Number of flights cancelled DOUBLES in a week amid warning chaos will last for years
The number of canceled flights doubled in a week to nearly 700 Monday morning amid a sharp warning from industry experts that the travel chaos will last for years.
Airlines reported nearly 600 delays as of 8 a.m., according to tracking service FlightAware, with airports in New York City, Atlanta and Boston being the hardest hit by disruptions.
It’s a huge increase in cancellations since last Monday, when airlines canceled 380 flights.
Aviation experts blame pilot shortages and warn that it will take years to fix the problem and that there will be a summer of chaos.
Industry expert David Slotnick said: “The pilot shortage is not going to be solved in the coming years, so the best airlines can do in that area is to use the pilots they have as strategically as possible, plan flights well and prioritize routes as efficiently as possible.” . if possible.’
Congressional leaders are demanding that airlines provide answers to why disruptions continue, especially as the industry received $50 billion in aid during the pandemic in an effort to keep businesses afloat.
Transport Secretary Pete Buttigieg has made tackling aviation chaos a priority, even claiming his department could force airlines to hire more staff.
Flight disruptions have had a trickle through the entire travel industry, making it more difficult to access rideshares, car rentals or public transportation.
New Yorkers returning home from Miami, Florida, Sunday night told DailyMail.com that they had waited more than an hour for a taxi at LaGuardia Airport. Uber and Lyft orders were not picked up.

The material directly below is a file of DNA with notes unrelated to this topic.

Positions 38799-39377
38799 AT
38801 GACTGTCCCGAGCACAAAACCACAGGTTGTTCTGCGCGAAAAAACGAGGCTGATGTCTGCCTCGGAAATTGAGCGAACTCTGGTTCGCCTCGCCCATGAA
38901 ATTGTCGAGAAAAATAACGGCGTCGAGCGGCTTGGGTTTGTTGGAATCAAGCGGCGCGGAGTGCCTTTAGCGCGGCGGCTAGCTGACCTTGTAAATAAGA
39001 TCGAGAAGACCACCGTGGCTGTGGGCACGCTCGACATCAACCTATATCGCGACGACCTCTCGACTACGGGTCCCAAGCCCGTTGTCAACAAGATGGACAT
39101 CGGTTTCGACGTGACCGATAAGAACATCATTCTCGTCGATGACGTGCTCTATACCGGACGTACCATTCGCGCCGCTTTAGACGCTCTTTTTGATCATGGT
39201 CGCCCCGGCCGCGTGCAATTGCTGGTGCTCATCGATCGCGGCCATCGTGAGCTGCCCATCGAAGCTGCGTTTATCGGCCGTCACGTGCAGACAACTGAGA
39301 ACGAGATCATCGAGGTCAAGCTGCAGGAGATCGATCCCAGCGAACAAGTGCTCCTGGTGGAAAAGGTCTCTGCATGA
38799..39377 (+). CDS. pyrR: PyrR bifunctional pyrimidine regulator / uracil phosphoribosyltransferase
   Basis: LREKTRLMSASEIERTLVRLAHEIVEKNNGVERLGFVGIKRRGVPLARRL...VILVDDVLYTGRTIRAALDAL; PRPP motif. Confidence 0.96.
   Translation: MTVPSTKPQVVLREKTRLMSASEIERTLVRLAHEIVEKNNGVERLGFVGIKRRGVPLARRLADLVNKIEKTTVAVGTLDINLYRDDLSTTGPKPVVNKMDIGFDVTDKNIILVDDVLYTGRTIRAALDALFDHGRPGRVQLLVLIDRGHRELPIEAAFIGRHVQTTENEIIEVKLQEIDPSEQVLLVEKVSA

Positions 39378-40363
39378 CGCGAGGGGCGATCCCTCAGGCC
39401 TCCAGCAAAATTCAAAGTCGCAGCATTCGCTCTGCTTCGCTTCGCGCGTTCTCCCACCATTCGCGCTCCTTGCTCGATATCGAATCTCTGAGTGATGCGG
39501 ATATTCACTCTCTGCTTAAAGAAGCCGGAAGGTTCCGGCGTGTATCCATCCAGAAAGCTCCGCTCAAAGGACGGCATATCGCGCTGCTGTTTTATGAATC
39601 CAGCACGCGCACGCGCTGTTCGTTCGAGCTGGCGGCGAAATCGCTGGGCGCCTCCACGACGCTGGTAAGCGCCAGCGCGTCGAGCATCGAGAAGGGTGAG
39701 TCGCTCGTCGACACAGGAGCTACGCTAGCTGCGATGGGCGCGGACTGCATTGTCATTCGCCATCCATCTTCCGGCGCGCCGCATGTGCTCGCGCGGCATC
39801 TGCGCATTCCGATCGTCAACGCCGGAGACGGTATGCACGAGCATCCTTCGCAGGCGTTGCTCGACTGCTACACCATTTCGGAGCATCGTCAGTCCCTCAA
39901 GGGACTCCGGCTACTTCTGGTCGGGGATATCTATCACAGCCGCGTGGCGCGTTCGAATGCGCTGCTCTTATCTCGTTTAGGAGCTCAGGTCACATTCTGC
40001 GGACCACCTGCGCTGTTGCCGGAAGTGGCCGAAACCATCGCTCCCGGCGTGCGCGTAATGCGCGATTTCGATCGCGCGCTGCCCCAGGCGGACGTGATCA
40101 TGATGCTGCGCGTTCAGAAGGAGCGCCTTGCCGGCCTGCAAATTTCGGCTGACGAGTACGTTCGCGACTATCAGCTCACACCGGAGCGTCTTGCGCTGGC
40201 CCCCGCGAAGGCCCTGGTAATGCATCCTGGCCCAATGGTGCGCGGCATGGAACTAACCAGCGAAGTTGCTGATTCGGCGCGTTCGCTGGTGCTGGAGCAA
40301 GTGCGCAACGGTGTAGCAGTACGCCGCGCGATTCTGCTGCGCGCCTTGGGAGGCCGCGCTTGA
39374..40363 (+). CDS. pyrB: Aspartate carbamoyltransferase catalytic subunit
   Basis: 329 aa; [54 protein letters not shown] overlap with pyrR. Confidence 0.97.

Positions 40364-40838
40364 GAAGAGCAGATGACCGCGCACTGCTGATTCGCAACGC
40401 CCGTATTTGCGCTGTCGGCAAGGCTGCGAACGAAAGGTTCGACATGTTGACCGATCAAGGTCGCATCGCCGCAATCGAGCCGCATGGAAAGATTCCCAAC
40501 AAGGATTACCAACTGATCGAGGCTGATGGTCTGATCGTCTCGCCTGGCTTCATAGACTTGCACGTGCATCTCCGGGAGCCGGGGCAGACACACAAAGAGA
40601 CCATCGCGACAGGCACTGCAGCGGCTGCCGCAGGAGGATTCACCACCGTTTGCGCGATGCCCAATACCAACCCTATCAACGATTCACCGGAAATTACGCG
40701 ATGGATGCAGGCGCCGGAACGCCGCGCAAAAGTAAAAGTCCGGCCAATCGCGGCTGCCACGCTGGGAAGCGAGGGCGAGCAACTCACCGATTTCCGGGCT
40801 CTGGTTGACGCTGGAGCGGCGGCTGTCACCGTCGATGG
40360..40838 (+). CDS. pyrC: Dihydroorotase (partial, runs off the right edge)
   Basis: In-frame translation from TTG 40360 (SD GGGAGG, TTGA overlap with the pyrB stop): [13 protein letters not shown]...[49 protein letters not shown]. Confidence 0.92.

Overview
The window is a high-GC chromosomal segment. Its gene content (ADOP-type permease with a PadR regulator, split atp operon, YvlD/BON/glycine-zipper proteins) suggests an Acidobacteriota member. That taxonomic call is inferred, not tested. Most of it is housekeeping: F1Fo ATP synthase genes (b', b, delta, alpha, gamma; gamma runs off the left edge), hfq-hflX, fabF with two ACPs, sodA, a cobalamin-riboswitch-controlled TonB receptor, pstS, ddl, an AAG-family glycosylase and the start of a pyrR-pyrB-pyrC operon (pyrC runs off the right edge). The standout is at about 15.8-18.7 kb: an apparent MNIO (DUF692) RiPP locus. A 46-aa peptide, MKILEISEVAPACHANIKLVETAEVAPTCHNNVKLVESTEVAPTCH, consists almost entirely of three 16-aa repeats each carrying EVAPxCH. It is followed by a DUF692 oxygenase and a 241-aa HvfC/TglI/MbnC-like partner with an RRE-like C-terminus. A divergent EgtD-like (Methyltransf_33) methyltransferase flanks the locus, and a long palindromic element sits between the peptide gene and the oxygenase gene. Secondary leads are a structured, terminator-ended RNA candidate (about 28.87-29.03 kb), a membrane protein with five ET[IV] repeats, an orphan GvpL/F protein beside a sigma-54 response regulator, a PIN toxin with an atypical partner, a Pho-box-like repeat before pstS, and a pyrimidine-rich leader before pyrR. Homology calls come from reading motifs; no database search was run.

The US has been hit by a second week of travel slump with nearly 700 flights canceled Monday morning. Airlines also reported nearly 600 delays
It’s a huge increase in cancellations since last Monday, when airlines canceled 380 flights
Footage taken at the airport shows the taxi queue stretching the entire length of the baggage terminal.
The long wait for a taxi also came after the travelers’ flight was delayed 90 minutes due to a ground stop on flights arriving at LGA.
It is unclear why flights to the airport were halted. DailyMail.com has reached out to the airport and the NYC Port Authority agency for comment.
Flight disruptions have had a seepage effect across the travel industry. New Yorkers returning from Miami, Florida, Sunday night told DailyMail.com they had to wait more than an hour for a taxi at LaGuardia Airport
New Yorkers can expect more airport delays Monday after Newark Liberty Airport, LaGuardia and John F. Kennedy Airport have already reported disruptions.
Newark, LGA and JFK canceled 16, nine and four percent of routes, respectively.
NYC appears to have been hit hardest by Monday’s airline disruptions, followed by Atlanta’s Hartsfield-Jackson International Airport, which had canceled four percent of routes as of 8 a.m.
Travelers in Boston should also prepare to spend extra time at Logan International Airport, after 22 flights were canceled and 14 delayed Monday morning.
NYC appears to be hardest hit by Monday’s airline disruptions, followed by Atlanta. Travelers are photographed at Hartsfield-Jackson Atlanta International Airport on June 22
Monday’s disruptions follow a weekend of chaos with more than 2,000 cancellations and at least 13,000 delays between Friday and Sunday.
TSA agents screened 2,462,097 people at national airport security checkpoints on Sunday, June 26 — the highest daily number since Feb. 11, 2020 (pre-Covid) when 2,507,588 people were screened, spokesman Lisa Farbstein said.
“Airports are busy places, plan to arrive early,” she warned in a tweet Monday.
Delta Air Lines, United Airlines Holdings Inc and Republic Airlines Inc had more than 100 cancellations every Monday, while American Airlines Group Inc canceled 51 nationwide flights.